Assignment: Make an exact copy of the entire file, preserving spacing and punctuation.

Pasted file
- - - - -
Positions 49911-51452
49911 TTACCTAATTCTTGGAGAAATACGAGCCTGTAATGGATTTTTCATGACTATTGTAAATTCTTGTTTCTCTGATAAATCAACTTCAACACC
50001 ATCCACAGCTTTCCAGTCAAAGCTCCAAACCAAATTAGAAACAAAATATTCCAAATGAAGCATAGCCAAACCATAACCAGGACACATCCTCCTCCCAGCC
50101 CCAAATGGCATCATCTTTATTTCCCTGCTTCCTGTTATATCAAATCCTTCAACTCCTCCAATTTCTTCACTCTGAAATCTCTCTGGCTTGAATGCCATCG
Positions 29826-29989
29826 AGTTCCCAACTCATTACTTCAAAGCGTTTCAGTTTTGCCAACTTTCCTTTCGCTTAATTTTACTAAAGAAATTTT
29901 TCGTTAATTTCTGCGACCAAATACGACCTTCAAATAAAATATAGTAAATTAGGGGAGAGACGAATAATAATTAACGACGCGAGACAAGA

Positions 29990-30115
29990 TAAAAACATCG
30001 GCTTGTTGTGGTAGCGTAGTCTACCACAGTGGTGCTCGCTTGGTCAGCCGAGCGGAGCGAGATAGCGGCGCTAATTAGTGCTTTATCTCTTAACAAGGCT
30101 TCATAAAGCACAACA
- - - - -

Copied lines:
Positions 49911-51452
49911 TTACCTAATTCTTGGAGAAATACGAGCCTGTAATGGATTTTTCATGACTATTGTAAATTCTTGTTTCTCTGATAAATCAACTTCAACACC
50001 ATCCACAGCTTTCCAGTCAAAGCTCCAAACCAAATTAGAAACAAAATATTCCAAATGAAGCATAGCCAAACCATAACCAGGACACATCCTCCTCCCAGCC
50101 CCAAATGGCATCATCTTTATTTCCCTGCTTCCTGTTATATCAAATCCTTCAACTCCTCCAATTTCTTCACTCTGAAATCTCTCTGGCTTGAATGCCATCG
Positions 29826-29989
29826 AGTTCCCAACTCATTACTTCAAAGCGTTTCAGTTTTGCCAACTTTCCTTTCGCTTAATTTTACTAAAGAAATTTT
29901 TCGTTAATTTCTGCGACCAAATACGACCTTCAAATAAAATATAGTAAATTAGGGGAGAGACGAATAATAATTAACGACGCGAGACAAGA

Positions 29990-30115
29990 TAAAAACATCG
30001 GCTTGTTGTGGTAGCGTAGTCTACCACAGTGGTGCTCGCTTGGTCAGCCGAGCGGAGCGAGATAGCGGCGCTAATTAGTGCTTTATCTCTTAACAAGGCT
30101 TCATAAAGCACAACA